Particularly in my AP physics classes, I am an advocate of requiring students to come in on their own time. I assign them at least one lab per marking period for which absolutely no class time is allotted. Before school, after school, during lunch... students will have to find a time to come in with a lab partner or two (I don't assign these lab partners and I don't think teachers should even try in this situation). I am comfortable taking the equipment to a colleague's room if students request to work during study hall... provided that teacher agrees, of course. I've only ever had one colleague decline.

By the second marking period, students understand that lab work is not constrained to scheduled class time. Consider the impact this has on the labs we do during class time; I can tell students that if they didn't finish, they're welcome to come in whenever they have time and complete their measurements. They don't protest, because they already have had to do that before. In fact, for many students it removes the stress that comes with any timed assignment. This allows these students to perform better on the assignment, and to learn the material at a pace that encourages retention. And it gets students to feel comfortable coming in to my classroom outside of class. There is no way to overstate how important that last point is.

3. Don't help.
I have a tendency not to answer students' questions during lab. There are exceptions, but usually what they are really asking is for the teacher to do or explain something that they are supposed to be figuring out themselves. So I repeat the question back to them, or I tell them I don't know the answer but I'm hoping they'll figure it out so I can publish it. It's amazing how quickly students start turning to other lab groups for ideas and clarification.

The "don't help" practice dovetails nicely with not giving a procedure for the lab.

These are three practices that I've introduced over the years in order to make lab assignments more enjoyable for me and more educational for my students. At the time I started each, I hadn't even heard of differentiated instruction. But I had heard of playing to a student's strengths, remediating their weaknesses, and working individually with students on their specific difficulties. And I'm pretty sure that's all differentiated instruction really is.

Wednesday, October 27, 2010

Opening Pitch

Why blog about teaching physics?

I've got several reasons that I want to start this blog. The first is simply to document what I am doing on a regular basis, both for my sake and for the sake of anybody who cares to note what I am doing (peers, parents, supervisors, and perhaps even students). This may help others to understand the pacing and order of my courses, but primarily it's just to make it easier for me to plan and improve in the future.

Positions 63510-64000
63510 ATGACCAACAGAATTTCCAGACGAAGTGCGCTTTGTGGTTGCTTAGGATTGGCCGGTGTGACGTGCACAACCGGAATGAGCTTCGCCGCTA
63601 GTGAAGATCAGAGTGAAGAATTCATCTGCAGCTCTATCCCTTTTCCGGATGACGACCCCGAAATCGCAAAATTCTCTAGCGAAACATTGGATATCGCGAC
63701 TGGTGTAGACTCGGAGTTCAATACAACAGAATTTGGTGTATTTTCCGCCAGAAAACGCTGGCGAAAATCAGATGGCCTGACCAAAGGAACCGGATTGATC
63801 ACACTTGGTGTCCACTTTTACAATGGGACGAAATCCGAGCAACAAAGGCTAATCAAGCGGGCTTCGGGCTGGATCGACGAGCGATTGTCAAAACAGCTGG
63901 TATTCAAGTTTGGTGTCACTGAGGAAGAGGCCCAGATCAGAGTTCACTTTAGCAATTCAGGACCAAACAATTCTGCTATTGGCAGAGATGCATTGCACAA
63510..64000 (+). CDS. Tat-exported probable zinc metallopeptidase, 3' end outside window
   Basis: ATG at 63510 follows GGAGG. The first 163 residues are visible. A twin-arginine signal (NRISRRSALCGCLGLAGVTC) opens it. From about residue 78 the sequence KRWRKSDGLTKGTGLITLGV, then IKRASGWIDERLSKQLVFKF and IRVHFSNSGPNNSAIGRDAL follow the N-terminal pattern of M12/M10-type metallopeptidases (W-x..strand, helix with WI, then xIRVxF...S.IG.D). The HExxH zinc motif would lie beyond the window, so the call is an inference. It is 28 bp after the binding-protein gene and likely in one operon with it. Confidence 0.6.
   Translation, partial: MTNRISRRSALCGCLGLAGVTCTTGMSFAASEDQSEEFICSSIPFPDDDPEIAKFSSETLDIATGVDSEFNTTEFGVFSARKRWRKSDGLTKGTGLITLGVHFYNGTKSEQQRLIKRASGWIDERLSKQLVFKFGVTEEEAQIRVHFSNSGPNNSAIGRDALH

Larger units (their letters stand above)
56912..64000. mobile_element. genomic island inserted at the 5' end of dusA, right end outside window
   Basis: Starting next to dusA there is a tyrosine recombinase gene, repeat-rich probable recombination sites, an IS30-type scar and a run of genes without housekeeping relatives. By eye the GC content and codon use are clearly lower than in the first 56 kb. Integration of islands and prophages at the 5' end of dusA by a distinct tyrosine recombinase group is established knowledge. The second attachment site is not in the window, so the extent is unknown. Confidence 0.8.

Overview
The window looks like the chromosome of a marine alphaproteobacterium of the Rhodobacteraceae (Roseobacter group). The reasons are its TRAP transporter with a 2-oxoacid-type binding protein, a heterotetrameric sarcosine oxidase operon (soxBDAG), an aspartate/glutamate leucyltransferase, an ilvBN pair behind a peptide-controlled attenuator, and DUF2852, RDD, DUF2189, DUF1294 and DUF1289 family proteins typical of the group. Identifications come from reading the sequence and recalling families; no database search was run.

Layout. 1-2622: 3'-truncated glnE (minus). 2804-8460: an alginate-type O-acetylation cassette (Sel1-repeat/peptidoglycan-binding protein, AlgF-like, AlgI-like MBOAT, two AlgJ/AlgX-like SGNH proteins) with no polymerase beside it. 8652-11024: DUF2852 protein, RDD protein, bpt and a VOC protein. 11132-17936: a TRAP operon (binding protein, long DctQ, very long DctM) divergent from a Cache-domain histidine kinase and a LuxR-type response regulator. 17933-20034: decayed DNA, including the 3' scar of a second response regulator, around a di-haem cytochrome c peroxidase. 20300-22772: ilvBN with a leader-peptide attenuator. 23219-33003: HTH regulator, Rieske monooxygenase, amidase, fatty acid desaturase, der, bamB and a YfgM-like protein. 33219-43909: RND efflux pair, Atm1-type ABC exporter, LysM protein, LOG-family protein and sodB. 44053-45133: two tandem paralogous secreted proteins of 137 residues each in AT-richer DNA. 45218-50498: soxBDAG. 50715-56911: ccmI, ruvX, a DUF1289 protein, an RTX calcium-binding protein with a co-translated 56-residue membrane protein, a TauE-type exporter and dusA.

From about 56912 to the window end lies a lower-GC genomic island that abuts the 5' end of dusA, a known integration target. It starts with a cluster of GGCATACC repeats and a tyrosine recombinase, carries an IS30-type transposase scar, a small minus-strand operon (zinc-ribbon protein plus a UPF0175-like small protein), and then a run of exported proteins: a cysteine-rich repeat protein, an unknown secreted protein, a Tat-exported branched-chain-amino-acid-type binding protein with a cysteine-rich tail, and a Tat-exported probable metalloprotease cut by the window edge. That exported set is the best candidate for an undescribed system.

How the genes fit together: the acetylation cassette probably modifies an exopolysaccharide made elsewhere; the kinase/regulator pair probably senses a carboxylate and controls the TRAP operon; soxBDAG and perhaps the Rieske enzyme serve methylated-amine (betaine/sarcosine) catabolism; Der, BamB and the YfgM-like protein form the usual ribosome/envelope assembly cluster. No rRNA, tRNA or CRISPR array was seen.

I've been teaching for a few years now, and I've gotten to the point where I feel that I am competent. Now I would like to elevate beyond simple competence. I want to be a better physicist and a better teacher. I repeatedly tell students to document their purpose, procedure, results, and conclusions in their lab notebooks in real time, but I haven't been doing this myself. I think it's time to change that, so this will serve as my lab notebook for class, with the aim that I learn from my experiences and deliver each lesson better next year than I did last year.

I'd like to thank Greg Jacobs for being the impetus for this move. I've blogged before in many different places on many different topics, but I had refrained from wedding this practice to my profession for some reason. Reading Greg's blog Jacobs Physics got me thinking that I could be ready to use a blog as a tool for communicating with many people. If you are interested enough to have read this far into the post and you have any questions or requests, please share them.

A quick blurb about me: I teach at JR Tucker High School in Henrico, Virginia since 2003. I currently teach AP Physics B as a first-year physics course and AP Physics C Mechanics as a second-year physics course (visit our class website). I also teach Conceptual Physics and in years past I have taught Regular-level high school physics and chemistry. I am a Nanotechnology Fellow for the Math Science Innovation Center in Richmond, and I teach a course on nanotechnology at the Center for Virginia's Summer Regional Governor's School. And I think it's a blast.